“After” Lathe And Plaster Repair
Here is the “after” photograph from the previous post. Hopefully you would never know that there had been major water damage here. This was taken once a coat of primer had been applied. Below are some tips and suggestions that may be helpful to others doing modest preservation wall repairs.
After removing all of the old plaster that easily pulls away from the lathe boards, use a sharp utility knife a ruler to cut into the old plaster to get straight edges. This way you will be able to have straight edges matching and can use joint tape and compound.
I have used small batches of mixed plaster for any places where large amounts of material have been needed, but usually have used premixed joint compound to mend and blend the repair work in with the existing plasterwork. This has allowed me to match the texture of my other work.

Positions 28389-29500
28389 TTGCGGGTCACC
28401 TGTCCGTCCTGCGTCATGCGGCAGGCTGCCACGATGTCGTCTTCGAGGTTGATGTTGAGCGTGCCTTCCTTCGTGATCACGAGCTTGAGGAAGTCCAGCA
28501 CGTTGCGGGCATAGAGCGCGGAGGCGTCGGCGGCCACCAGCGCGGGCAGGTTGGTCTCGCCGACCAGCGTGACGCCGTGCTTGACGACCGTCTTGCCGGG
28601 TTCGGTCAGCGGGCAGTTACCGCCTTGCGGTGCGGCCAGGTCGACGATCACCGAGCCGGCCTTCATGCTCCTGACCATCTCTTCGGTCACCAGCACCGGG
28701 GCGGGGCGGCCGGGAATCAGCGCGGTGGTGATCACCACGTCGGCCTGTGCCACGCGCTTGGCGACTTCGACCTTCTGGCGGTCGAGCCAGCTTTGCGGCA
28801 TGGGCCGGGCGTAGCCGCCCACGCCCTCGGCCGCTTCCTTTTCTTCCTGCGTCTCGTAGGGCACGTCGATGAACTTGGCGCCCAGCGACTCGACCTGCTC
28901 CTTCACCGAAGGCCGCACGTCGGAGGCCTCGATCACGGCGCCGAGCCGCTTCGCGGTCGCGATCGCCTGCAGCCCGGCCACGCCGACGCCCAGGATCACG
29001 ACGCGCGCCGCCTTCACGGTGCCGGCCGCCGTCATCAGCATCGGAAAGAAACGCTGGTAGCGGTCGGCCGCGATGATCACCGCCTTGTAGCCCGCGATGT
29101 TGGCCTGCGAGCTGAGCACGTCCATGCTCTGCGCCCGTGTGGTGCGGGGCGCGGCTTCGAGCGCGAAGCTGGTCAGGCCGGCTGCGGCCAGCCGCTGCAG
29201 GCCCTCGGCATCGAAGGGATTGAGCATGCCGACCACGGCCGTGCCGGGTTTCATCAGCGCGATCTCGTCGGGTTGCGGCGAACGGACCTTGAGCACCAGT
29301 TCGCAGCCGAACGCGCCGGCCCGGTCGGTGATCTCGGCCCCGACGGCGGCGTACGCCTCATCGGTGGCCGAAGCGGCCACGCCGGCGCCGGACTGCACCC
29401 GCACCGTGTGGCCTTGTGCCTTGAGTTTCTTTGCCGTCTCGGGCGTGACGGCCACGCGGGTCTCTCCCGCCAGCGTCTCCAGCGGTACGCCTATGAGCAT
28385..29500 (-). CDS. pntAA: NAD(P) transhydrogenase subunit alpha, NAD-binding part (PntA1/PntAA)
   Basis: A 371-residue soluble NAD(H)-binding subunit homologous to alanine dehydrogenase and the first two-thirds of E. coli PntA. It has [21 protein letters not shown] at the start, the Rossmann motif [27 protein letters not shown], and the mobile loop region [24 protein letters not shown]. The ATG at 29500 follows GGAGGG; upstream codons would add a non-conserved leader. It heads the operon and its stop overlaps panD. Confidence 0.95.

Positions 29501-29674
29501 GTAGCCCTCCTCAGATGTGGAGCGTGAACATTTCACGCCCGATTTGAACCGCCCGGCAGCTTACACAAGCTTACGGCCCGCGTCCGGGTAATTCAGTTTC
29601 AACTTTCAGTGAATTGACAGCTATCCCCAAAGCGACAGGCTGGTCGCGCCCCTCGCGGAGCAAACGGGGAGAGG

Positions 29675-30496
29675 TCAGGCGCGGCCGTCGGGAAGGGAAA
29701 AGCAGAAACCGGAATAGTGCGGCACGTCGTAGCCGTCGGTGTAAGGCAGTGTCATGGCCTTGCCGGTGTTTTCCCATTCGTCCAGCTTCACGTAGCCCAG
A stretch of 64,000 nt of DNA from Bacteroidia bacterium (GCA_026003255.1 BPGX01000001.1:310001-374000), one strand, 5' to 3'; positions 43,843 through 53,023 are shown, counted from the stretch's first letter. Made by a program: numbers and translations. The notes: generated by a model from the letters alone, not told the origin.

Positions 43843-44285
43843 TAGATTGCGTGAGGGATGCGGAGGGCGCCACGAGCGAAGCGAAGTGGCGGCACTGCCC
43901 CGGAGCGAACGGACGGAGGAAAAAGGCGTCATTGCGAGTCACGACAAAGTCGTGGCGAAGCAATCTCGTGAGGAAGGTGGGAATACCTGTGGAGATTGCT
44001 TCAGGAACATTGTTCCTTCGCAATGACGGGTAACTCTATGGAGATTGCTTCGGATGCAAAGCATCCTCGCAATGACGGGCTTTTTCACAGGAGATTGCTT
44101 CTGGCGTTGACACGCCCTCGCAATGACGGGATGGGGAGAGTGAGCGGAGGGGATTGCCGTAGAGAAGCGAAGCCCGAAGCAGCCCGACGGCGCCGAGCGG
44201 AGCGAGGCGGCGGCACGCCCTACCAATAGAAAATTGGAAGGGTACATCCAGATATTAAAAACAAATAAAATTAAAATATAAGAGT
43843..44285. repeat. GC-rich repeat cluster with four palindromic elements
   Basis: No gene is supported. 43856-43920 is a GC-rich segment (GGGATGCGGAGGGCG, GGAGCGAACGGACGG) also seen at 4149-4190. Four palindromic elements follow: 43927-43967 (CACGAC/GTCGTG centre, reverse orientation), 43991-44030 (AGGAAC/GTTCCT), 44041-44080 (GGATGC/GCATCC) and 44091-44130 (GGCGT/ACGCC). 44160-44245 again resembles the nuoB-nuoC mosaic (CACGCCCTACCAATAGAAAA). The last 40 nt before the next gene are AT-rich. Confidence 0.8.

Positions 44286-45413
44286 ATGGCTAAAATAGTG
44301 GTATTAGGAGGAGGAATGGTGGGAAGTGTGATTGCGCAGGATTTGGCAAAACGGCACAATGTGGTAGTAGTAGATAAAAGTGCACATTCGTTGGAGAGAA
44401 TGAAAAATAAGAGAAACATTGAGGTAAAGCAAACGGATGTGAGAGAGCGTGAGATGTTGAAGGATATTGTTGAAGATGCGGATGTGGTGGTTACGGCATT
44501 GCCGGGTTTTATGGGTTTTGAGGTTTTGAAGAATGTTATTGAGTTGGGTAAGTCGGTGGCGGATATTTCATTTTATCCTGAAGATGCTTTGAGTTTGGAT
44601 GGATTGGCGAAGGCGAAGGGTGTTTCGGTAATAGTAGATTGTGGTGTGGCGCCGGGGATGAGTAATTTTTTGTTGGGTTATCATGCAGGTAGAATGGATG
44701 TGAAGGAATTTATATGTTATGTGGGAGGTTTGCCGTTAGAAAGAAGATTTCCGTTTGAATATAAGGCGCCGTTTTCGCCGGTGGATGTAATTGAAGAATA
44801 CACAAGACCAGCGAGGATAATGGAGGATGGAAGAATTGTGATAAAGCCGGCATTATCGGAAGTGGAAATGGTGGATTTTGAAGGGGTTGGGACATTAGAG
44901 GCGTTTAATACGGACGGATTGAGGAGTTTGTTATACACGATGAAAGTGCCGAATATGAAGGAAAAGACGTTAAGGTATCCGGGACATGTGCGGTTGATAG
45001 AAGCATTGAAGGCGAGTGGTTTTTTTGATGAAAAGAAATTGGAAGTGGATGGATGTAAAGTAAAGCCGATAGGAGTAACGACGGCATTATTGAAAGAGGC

The entire wall has been covered with a thin coating of premixed joint compound. This has covered irregularities and small cracks as well as larger cracks that have been chiseled and repaired with plaster. I used two 4″ joint knives to apply and smooth out the compound on the walls.
Even with some sanding once the compound dried, there is still a slightly irregular texture to the wall. For anyone looking for an absolutely flat, factory-made surface, this would not be a good technique. To me, the effect is a bit like the pleasant irregularities found in handmade paper.
These irregularities give a handcrafted feel that could be emphasized with various decorative painting techniques like Venetian plaster or glazing. I am leaving these options open for future projects. Right now, I just want to be able to have a dining room that will be usable for upcoming holiday meals!
This photograph was taken November 2012.